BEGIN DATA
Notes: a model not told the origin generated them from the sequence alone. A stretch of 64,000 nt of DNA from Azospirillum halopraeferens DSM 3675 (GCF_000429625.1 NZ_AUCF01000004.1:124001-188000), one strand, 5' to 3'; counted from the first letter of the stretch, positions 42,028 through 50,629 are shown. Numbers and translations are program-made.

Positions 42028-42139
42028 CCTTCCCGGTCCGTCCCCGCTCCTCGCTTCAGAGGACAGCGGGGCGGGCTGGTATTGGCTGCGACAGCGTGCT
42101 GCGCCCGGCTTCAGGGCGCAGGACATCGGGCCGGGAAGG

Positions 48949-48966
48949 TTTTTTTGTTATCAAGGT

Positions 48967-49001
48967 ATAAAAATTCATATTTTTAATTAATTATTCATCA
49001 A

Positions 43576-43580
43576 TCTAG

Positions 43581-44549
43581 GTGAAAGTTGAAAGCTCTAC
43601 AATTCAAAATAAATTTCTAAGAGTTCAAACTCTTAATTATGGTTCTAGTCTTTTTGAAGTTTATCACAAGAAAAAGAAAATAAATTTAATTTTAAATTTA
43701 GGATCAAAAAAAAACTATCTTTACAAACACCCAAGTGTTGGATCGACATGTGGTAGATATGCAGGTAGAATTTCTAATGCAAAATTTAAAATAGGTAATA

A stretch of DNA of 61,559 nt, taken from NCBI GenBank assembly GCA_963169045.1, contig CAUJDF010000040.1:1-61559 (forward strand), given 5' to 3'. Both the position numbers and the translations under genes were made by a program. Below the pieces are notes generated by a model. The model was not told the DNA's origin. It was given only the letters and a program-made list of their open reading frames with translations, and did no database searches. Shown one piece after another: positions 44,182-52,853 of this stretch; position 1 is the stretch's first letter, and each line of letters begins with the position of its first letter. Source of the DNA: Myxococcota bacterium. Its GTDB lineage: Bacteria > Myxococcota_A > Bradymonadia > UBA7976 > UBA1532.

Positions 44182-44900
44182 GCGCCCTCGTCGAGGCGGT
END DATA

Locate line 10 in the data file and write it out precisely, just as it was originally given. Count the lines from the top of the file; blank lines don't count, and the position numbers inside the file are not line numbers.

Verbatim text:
Positions 43576-43580